Tuesday, March 22, 2011


From the 'Book this morning comes news that formerly celebrated SNL blonde/airhead/ditz Victoria Jackson showed up on some cabloid show to be shocked and sickened by the inclusion of a boy-on-boy kiss on the hit (?) TV show, "Glee."

Apparently Victoria NEEDED to expand her bulk and balloon to two or three times her previous mass in order to accomodate all the fucking STOOPIT she now packs around with her bible...

The Lottery

In a post by Inge S on the 'Book today, there was this piece from the NYT, the hed of which inquires (or demands):
Rising Wealth Inequality: Should We Care?
Why do Americans seem unperturbed about the growing gap between the rich and the poor?
This appears to be a running hed for an ao-going feature. Chrystia Freeland who is is the global editor-at-large at Thomson Reuters, answers with an essay entitled "The Lottery Mentality," at the end of which (and with fairly short shrift actually given to the idea of the lottery, she concludes that, yes, this much inequality IS bad for us because the occasional winner obscures the reality of the zero-sum game. As disappointingly sparse as her allusion to the lottery was, it still bestirred in me these musings:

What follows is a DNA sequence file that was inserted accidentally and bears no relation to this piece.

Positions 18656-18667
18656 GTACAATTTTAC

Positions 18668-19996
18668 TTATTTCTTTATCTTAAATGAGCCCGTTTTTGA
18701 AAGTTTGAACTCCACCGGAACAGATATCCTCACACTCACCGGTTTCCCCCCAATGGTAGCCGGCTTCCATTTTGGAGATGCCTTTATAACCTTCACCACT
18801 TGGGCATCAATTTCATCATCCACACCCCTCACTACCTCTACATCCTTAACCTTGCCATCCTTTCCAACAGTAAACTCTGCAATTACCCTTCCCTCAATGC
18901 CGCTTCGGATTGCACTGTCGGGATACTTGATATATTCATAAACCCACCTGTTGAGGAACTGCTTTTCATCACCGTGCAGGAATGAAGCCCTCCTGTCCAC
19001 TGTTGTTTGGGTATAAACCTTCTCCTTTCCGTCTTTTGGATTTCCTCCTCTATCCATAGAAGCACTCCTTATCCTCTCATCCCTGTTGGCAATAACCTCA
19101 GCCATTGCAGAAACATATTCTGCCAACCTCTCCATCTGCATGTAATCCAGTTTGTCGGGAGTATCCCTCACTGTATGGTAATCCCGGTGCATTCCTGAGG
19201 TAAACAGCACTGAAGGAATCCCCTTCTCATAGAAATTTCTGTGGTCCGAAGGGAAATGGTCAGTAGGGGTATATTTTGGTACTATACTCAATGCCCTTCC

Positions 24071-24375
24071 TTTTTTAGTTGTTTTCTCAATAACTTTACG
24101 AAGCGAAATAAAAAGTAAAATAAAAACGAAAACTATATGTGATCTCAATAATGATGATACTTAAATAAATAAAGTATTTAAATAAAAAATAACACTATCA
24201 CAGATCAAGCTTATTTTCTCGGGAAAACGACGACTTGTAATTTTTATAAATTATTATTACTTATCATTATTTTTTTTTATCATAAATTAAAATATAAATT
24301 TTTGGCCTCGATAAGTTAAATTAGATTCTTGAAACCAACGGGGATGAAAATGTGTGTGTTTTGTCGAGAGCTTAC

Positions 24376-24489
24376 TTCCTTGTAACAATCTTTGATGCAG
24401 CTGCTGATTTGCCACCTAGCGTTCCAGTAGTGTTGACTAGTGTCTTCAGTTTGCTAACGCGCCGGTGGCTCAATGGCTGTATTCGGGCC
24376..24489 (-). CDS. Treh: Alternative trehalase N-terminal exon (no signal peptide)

In the argot of WW II, among the grunts (according to the novelists and archivists), and in every conflict since, there has existed what was known as the "million-dollar wound." That's a hit bad enough to send you home but not to leave you tooo fucked up. Getting shot or blown up just a little is definitely a crap-shoot, a mortal lottery you started playing when they put you into that first, ill-fitting shroud they called a uniform.

And I think that, other than literally winning a lottery, the most one can hope for is to be struck by accident, and not tooo badly fucked up by deep pockets.
Izzat a "lottery?"

... That, by the way, is the origin of the phrase, shooting oneself in the foot. That was almost an infallible ticket home, an infantryman injured in the foot is useless. So, the record shows a not insignificant number of soldiers who suffered "accidental" foot wounds. It's taking a certain injury to avoid the large possibility of worse injury and/or death. Kinda like Pascal's wager for grunts.

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